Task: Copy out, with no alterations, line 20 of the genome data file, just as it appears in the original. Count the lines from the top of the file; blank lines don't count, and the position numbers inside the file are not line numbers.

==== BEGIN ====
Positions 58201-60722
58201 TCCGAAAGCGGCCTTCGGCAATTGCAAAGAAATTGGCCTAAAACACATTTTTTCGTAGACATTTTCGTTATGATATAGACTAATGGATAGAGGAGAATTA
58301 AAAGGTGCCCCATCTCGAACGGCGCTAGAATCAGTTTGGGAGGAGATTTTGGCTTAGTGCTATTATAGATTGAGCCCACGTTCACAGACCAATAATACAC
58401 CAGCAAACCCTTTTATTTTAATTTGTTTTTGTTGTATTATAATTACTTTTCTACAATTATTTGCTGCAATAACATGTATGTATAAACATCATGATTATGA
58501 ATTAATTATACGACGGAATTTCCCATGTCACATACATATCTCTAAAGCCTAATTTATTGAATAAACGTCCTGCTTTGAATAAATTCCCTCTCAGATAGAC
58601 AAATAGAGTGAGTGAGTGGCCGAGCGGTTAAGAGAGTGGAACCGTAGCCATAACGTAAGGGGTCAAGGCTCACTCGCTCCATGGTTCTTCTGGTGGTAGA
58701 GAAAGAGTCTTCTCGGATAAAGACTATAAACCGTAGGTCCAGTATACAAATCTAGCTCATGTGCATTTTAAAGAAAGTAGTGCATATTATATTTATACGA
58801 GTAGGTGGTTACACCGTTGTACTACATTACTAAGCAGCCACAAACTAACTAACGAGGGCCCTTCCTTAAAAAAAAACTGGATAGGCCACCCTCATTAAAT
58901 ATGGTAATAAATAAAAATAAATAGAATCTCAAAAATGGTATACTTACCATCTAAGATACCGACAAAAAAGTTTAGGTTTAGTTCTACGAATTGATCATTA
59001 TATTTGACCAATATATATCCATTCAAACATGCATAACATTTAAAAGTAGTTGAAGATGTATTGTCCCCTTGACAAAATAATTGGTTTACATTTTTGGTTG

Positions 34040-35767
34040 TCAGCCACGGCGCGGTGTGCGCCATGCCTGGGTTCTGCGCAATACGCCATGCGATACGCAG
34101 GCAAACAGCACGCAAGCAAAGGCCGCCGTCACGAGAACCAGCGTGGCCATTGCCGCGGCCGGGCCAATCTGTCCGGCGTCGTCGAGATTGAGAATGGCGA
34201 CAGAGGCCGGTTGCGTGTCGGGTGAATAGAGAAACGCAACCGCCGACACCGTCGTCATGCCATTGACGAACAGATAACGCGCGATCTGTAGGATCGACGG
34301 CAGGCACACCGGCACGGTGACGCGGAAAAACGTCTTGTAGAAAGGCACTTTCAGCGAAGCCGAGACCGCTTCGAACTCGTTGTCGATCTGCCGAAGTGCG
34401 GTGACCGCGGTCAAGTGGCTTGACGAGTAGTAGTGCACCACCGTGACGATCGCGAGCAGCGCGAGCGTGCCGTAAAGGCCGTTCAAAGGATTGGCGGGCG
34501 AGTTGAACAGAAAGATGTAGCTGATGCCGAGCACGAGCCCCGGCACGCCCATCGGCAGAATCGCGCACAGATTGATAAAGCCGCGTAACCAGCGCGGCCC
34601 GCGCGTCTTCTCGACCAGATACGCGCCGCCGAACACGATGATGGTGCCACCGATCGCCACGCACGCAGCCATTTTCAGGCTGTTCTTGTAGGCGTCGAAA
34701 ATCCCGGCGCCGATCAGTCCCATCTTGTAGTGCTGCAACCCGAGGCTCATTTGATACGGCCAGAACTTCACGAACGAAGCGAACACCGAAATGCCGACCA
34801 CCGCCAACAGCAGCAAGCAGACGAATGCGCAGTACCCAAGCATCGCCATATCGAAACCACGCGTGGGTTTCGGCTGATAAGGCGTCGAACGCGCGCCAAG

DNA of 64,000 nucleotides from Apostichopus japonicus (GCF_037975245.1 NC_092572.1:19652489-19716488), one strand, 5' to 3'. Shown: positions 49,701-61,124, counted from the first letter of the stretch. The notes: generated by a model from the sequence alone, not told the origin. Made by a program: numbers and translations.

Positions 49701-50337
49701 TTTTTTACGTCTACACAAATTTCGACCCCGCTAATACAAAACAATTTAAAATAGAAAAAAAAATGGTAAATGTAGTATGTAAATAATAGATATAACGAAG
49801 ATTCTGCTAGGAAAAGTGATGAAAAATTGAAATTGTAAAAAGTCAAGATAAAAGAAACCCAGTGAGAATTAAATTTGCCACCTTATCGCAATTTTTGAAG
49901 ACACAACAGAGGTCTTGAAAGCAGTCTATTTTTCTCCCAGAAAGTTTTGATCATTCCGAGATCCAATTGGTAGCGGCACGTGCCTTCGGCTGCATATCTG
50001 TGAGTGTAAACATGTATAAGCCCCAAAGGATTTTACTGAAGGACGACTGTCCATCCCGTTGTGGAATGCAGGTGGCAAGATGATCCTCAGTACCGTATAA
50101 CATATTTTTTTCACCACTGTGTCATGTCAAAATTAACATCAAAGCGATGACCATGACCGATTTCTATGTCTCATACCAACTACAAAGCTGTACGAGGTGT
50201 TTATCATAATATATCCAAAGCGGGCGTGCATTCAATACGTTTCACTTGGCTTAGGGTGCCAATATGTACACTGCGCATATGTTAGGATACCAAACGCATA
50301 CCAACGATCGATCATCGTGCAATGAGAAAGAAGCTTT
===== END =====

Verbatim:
34801 CCGCCAACAGCAGCAAGCAGACGAATGCGCAGTACCCAAGCATCGCCATATCGAAACCACGCGTGGGTTTCGGCTGATAAGGCGTCGAACGCGCGCCAAG